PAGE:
On the drive back we stopped off at a coffee farm.
‘Mam, do you recognise any of these spices from when you do the cooking?’ a small, pregnant, Indonesian woman asked me as she took us on a tour of the coffee plantation. I immediately handed the reigns over to George stating that he was a chef. I think this was one of George’s highlights of the day, as he got to impress our tour guide by describing all the spices that were on display. From then on the guide directed all questions towards George and I became invisible. It was quite comical to watch and I enjoyed listening to George demonstrate his knowledge as we wondered round.
We also got to try some of the famous Luwak coffee. Or what it is more commonly known as poo coffee. I drank coffee that had been made from beans that had previously been digested by the Asian Palm Civet (an animal that looks a little bit like a rat). Despite the beans previously being covered in animal poo, it is considered to be the worlds best coffee. This is due to the selection and digestion of the beans by the Asian Palm Civet. The animal will only eat the best beans which is what makes the coffee number one. I personally don’t like coffee so it was hard for me to see what was so great about it.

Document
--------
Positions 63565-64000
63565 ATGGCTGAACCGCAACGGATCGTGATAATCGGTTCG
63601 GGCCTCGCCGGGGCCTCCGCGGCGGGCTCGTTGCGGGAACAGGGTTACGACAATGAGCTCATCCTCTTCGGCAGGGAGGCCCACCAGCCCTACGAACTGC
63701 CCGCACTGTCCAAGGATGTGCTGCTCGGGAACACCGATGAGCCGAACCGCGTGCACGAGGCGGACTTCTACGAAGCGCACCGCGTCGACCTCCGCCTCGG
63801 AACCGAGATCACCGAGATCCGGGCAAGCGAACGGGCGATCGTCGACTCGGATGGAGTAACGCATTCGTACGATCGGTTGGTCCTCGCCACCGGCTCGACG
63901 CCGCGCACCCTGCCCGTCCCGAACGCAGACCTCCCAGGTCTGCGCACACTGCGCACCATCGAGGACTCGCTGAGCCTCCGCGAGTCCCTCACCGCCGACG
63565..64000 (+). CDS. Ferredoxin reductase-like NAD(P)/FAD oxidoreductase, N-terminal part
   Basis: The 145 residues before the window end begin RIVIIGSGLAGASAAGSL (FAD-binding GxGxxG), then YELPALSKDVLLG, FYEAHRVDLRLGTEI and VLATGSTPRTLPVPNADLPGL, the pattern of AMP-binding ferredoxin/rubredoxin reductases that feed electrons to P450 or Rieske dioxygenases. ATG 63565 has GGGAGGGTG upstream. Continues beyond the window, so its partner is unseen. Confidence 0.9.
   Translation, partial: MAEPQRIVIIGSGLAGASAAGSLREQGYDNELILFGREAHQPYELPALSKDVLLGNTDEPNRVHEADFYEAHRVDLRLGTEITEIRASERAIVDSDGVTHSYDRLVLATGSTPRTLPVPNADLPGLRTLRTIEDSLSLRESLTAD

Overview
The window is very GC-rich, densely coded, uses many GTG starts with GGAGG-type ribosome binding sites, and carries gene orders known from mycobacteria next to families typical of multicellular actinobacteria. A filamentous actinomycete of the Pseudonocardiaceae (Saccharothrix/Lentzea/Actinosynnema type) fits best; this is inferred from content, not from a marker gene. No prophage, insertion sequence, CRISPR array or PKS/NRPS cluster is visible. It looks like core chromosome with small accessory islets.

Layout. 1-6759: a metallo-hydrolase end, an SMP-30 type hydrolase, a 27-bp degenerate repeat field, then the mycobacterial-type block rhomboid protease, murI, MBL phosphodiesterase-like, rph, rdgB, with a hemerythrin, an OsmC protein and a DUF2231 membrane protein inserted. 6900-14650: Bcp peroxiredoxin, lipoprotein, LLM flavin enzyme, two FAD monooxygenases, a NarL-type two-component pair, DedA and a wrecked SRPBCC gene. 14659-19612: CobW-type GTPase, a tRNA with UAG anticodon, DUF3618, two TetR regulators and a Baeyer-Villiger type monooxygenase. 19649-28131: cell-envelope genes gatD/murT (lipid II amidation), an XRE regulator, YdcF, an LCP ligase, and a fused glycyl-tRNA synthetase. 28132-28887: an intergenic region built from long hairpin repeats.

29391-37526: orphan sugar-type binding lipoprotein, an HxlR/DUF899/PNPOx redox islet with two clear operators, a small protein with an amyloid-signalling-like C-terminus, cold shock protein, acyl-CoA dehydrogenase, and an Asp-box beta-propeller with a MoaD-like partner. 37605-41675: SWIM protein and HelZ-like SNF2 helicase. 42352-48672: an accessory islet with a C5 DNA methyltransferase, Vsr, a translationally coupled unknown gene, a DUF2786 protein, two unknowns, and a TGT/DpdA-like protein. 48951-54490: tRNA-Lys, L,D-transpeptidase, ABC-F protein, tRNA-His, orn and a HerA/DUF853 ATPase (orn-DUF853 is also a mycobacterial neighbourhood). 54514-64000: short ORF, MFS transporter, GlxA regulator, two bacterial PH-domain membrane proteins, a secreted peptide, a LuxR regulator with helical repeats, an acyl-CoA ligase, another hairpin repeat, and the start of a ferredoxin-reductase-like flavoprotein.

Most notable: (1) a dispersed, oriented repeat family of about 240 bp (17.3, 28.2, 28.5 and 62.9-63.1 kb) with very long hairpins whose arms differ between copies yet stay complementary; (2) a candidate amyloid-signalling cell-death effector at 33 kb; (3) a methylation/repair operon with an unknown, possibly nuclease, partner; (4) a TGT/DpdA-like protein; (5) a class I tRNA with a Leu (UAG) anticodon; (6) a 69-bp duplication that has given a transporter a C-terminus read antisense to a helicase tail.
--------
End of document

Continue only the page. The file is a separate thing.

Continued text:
Lastly on the tour we stopped at the Tegalalang Rice Terrace. I had my photography taken with a small Indonesian man and the only English word her knew was ‘money’. Wondering along the thin paths, making sure not to fall into the mud, was a great end to the day.
We spent one day lazing around on rubber rings on the lazy river at the Waterbom water park. Watching George try and get off a rubber ring at the edge of the river was a comical affair. Especially as there were kids shouting at him to move out of their way.
I also had kids shout at me for holding up the cue for one of the slides. The slide in question required you to stand on a platform, wait in anxious anticipation, until the platform fell away from under you allowing you to shoot down the slide. I specifically remember having one foot on the platform and one foot safely on the ground, before these children started to shout words of encouragement at me. I felt pressurised into committing with two feet but thankfully I survived and enjoyed the experience.